Creative Marketing Apps Abound At San Diego DEMOfall

DEMOfall 07 showcased an eclectic group of creative marketing applications this week from startups run by seasoned entrepreneurs. Those focused on marketing apps were a handful who presented at the San Diego conference, which cost each startup about $18,000 to attend. During the two-day event, 69 companies had six minutes on stage to present their products to venture capitalists with the goal of attracting funding.

Here is what Marketing Daily found:

A new desktop application called 360desktop could become a marketer's dream come true. Think of in-game advertising, but rather than placing the ads in a video game, put them on the consumer's computer desktop.

The application, from the Australian company with the same name, extends the standard Windows desktop with a panoramic workspace. The consumer pans 360 degrees through the desktop, providing more space to view open documents and applications, from Word to PowerPoint.

"If you're a content creator or advertising firm that built a 360desktop app, you can place advertisements in the desktop application," 360desktop founder Evan Jones told us. "You can place targeted or generic ads. Think of it as virtual product placement."

First-time users download the panoramic widgets at the company's Web site or from many of the social network sites like News Corp.'s MySpace. Users can create multimedia mash-ups by going online and grabbing Web widgets to embed videos into billboards or Coca-Cola signs in the side of trucks. Car enthusiasts can add interactive features by downloading widgets from BMW, General Motors or Mercedes that zoom across the 360desktop.

When push comes to shove, marketers might want to Sway consumers with Shoutlet, a social media tool that provides a method to create, distribute and track campaigns through RSS feeds, SMS text messages, podcasts, widgets and HTML e-mail--all through one tool.

Taking the DEMOfall stage, Sway founder Jason Weaver boasted: "I have the best job because I'm a marketing guy, and I get to work with the companies like eBay, Wrigley, Rayovac and Miller Brewing using cutting-edge social media campaigns."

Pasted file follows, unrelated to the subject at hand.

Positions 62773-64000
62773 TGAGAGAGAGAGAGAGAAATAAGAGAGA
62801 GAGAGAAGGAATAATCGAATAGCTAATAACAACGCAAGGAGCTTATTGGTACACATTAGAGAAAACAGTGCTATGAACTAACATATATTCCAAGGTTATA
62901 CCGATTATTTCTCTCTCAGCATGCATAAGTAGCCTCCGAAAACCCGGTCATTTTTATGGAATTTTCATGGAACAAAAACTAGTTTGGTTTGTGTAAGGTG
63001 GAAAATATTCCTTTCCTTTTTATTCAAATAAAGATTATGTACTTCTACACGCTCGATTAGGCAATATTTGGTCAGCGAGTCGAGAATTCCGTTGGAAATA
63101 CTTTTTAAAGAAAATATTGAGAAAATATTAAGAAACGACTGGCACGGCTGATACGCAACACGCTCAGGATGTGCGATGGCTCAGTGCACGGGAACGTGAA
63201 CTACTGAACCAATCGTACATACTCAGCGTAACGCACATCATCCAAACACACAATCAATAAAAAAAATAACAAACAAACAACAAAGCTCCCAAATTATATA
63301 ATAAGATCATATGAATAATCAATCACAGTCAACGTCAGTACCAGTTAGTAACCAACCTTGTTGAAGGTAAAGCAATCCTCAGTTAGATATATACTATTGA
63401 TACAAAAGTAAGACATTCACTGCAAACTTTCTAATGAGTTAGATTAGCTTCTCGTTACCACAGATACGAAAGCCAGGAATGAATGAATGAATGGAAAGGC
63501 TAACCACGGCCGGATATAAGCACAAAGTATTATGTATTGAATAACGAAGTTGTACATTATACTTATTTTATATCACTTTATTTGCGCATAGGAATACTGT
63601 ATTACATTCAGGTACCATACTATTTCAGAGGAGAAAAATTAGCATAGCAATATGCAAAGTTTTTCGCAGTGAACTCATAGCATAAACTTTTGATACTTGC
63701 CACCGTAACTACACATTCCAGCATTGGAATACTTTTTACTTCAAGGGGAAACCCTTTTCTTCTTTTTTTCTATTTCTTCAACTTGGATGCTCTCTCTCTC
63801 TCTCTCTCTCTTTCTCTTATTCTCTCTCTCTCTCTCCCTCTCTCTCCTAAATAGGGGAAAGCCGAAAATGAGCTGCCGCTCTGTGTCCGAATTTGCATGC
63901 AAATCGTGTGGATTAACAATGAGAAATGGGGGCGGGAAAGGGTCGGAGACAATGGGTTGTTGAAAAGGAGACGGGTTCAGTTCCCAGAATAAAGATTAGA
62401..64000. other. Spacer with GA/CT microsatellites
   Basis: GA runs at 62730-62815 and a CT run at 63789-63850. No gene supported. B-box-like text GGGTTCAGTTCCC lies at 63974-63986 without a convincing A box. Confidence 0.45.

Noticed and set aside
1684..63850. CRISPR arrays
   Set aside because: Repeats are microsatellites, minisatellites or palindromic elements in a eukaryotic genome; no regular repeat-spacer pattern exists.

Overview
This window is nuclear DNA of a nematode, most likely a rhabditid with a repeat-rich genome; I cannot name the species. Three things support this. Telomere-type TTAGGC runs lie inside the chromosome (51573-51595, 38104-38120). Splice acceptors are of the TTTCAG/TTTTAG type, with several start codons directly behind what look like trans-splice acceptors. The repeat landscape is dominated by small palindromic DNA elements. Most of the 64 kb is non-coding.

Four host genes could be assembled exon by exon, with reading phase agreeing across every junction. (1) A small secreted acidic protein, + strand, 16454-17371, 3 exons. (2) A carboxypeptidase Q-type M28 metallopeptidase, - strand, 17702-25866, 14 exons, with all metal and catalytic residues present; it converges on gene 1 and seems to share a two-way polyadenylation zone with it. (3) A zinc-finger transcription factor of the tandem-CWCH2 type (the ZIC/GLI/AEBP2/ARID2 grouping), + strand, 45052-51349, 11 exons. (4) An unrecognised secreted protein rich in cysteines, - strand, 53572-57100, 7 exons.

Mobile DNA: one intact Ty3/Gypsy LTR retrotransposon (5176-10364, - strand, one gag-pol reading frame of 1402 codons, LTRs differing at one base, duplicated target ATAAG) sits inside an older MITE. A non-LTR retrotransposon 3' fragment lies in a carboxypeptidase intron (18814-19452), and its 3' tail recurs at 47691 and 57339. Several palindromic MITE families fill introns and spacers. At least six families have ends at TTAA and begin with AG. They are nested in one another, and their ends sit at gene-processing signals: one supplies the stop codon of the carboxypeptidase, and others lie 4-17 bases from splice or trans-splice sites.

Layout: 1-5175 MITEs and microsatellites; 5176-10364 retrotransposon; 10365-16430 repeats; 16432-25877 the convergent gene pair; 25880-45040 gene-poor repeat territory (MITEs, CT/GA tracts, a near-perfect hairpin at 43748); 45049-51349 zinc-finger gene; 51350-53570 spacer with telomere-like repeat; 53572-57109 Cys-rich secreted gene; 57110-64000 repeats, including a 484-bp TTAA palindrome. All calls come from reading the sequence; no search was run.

Weaver demonstrated Shoutlet, announcing that Sway recently signed deals with RSS distribution company Pheedo; podcast directory Odeo; video analytics firm TubeMogul, and CosmoTV, which lets marketers create videos distributed on widgets. Shoutlets lets marketers measure video downloads, how many people watched and the number of times forwarded on as widgets.

Controversial voice over Internet protocol (VoIP) startup Pudding Media developed a free-calling Internet phone service to those who are willing to let them listen in on the call. Voice recognition technology eavesdrops on the call between two people and serves up ads based on the conversation.

Advertisers select from thousands of keywords, similar to the way they buy ads linked to text Internet searches. The service can serve up links to restaurants, books, movie theaters, car repair shops, and more.

Today, the ads are licensed from an undisclosed advertising network, but that's expected to change in time, Ariel Maislos, Pudding Media founder and chief executive officer, told us.

Myndnet taps knowledge of social network community members for marketing information. The Palo Alto, Calif.-based company aims to do for targeted marketing and referral leads what Google AdWords did for online advertising.

Businesses ask questions and set a price for the information. Myndnet's technology gathers targeted information, tracks collective knowledge, and then validates and cross references the data.

Members get paid to answer the questions. Answering five questions a day per month makes the member $1,500, says Daniel Hodges, founder and CEO. "Now things really get interesting," he says. "So, maybe you set up a RSS feed on your desktop to stream questions straight to you."

Tell a friend to earn money on the questions they answer, too. Hodges told us that during the test phase for the technology, one person made more than $1,000 in three hours and the person who referred him made $80.

Hollywood-based FastCall411 served up a method to connect local merchants with consumers. The consumer calls the service and puts in a request for electrical, plumbing or gardening services, and FastCall411's technology dials as many local service providers as needed to satisfy the search. After each call, consumers rate their experience with the service. The system relies on artificial intelligence to learn and record information by compiling information on merchants who answer the call, rating them accordingly.

FastCall411 recently appointed to its advisory board Gordon Henry, CEO of Yellow Book USA; Milton Olin, founding partner at new media intellectual property and Internet law firm Alschul & Olin; and Mark Cannon, SVP and chief product officer at Autobytel.

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